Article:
Figure 2. Space is inferred as our experience is arranged into a three-dimensional world.
Figure 1 attempts to show how different experiences arise in the single domain of experience: they just pop up here and there and we have no idea why or how. Figure 2 shows how our minds organize the various experiences that arise into a world divided, most fundamentally, into the world “out there” and the world “in here” (that is, in our heads). This division has a lot to commend it because it sure seems like there is an important boundary between our heads and various senses and the world that seems to exist inside those windows to the world. However, the careful first-person approach I’ve outlined here shows that there is no innate division between our individual experiences, in terms of outside and inside. It’s all “inside” in terms of the fundamental experience that makes up our consciousness. Our experiences, once they arise, are then automatically assigned the spatial coordinates of either “in here” or “out there” by the evolved ability of our mind to create a model of the world that has helped us to survive over the eons of our species’ evolution. This spatialization is largely a subconscious process.
We’re now back full circle to the idea that a Deep Science can provide an integration of the traditional concerns of science and religion. So rather than ceding to science everything that was traditionally covered by religion and spirituality, and then denying the validity of those very topics essential to religion and spirituality – an approach that constitutes the materialist’s preferred “integration” of science and spirit – the Deep Scientist recognizes the validity of the traditional inquiries native to religion and the importance of spiritual inquiries into the nature of our own minds. The answers to the various spiritual and religious inquires will be different than traditional religions provide, to be sure, but the inquiries themselves remain valid under this new framing.
The Deep Scientist recognizes the need for, and the validity of, asking ultimate questions about meaning. The Deep Scientist also recognizes the need to be rigorous and she agrees with a preference for falsifiability, the traditional modern criterion of gold standard science. The Deep Scientist thus recognizes that religion, science and philosophy are “substantially overlapping magisteria” that can fairly be thought of as different framings of a single underlying line of questions: who are we, what is the nature of the external world, and how do we fit within it? Gould’s NOMA (discussed in my last column) becomes SOMA: Substantially-Overlapping Magisteria.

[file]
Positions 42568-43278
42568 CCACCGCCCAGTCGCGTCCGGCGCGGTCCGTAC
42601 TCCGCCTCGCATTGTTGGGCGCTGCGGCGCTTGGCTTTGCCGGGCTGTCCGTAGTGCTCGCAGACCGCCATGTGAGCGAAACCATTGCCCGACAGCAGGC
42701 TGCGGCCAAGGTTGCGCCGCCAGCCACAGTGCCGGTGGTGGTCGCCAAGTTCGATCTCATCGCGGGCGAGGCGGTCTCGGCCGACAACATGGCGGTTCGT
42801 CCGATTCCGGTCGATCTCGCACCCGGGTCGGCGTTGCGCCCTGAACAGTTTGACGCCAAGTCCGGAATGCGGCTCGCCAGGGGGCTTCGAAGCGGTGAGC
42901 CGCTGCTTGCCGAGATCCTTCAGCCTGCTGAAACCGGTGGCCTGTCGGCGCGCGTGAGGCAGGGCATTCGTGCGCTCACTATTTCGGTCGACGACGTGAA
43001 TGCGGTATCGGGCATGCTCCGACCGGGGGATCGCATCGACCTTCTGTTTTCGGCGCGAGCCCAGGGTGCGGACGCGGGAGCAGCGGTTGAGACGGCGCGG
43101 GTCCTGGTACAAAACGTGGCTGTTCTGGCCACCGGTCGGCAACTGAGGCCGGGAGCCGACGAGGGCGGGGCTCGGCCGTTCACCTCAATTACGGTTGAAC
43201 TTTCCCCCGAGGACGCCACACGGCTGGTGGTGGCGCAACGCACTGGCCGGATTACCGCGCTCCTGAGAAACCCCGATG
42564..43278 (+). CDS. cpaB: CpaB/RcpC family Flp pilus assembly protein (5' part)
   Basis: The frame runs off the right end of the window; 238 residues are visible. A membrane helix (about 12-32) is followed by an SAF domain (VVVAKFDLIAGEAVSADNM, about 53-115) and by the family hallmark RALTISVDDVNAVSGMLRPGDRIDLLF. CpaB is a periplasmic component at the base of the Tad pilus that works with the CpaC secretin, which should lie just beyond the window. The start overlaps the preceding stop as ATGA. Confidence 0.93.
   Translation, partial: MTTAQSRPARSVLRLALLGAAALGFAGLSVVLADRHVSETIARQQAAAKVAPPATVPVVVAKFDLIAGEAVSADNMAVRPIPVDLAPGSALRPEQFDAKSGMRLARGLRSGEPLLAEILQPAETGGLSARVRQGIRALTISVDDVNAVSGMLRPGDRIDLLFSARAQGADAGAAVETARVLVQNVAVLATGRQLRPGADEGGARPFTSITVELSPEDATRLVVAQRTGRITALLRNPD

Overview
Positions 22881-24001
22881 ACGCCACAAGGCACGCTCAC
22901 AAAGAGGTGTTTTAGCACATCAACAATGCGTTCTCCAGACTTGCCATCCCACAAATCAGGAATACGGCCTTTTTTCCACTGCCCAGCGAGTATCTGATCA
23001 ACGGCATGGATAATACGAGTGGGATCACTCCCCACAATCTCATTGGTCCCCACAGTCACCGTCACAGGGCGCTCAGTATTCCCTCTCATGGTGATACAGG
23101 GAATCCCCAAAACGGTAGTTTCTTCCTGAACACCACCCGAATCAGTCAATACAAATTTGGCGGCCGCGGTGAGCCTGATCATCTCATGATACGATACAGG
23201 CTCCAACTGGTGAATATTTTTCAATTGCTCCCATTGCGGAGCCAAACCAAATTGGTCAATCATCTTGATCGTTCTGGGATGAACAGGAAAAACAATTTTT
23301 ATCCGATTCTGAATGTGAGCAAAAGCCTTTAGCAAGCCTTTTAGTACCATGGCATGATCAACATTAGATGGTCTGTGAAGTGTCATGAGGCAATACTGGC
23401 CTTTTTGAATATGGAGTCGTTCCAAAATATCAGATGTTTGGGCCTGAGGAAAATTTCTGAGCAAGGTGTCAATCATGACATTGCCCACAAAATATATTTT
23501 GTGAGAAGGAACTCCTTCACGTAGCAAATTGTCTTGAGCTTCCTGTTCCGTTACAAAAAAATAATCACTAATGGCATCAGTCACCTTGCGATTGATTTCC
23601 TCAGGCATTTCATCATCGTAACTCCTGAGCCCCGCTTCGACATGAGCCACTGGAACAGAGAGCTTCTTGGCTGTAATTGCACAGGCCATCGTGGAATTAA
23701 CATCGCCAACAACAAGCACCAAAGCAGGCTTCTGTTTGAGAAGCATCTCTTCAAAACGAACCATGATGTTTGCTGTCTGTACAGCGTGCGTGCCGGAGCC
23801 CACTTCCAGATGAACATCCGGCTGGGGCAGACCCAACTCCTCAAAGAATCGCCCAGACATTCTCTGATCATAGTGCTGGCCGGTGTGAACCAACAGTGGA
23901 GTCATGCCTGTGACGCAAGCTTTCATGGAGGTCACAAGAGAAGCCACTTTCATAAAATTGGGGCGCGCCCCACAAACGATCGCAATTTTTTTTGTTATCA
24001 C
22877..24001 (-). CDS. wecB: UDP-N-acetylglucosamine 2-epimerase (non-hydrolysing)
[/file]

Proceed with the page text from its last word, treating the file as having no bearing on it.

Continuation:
What About Alexander’s Visions Of Heaven?
In closing, let’s look back at Eben Alexander’s relaxation of the truth with respect to his coma and his experiences of a heaven-like reality, raised in my last column. Deep Science and today’s science agree with the need to corroborate his claims with evidence such as, for example, the testimony of his doctor who kept him in a medically-induced coma. Where Deep Science differs is that it won’t automatically dismiss the kinds of claims that Alexander makes, as many scientific types would today. There could be a heaven and there could be souls – even if both claims seem to be highly unlikely given what we know about the physical world and our own minds. As with all claims, however, the Deep Scientist will take the appropriate evidence in hand in order to assess such claims, viewing the reported experiences as an unusual but interesting part of the single domain of experience for one person. Deep Science will consider this first-person evidence in the context of everything else that we know about the universe, including other first-person testimony and our current understanding of the laws of nature (better described as “habits of nature,” but that’s a topic for a future essay).
The Deep Scientist truly interested in the validity of near-death experiences will interview and catalog these experiences where they are claimed and will, using the hard-nose of empirical inquiry, attempt to come to conclusions about what is really going on. “What is really going on” could, conceivably, be actual near-death experiences. We can be open to these possibilities without being so open that our brains fall out of our heads. The key is to remain open to new evidence and new interpretations while still being rigorous in our reasoning.
Summing up, we’ve made some headway in developing a first-person science by stressing the need for corroboration of extraordinary claims, but not automatically dismissing first-person evidence. By conceptualizing reality for each of us as a single domain of experience, the deep science approach I’ve fleshed out here allows us to plumb the nature of our own minds and the nature of the external world with the same set of tools. And by getting our toolbox in order we can get to some pretty interesting insights, which we’ll explore in future installments.
Tam Hunt is a philosopher and lawyer based in Santa Barbara, CA, and Hilo, HI, and a visiting scholar at UC Santa Barbara.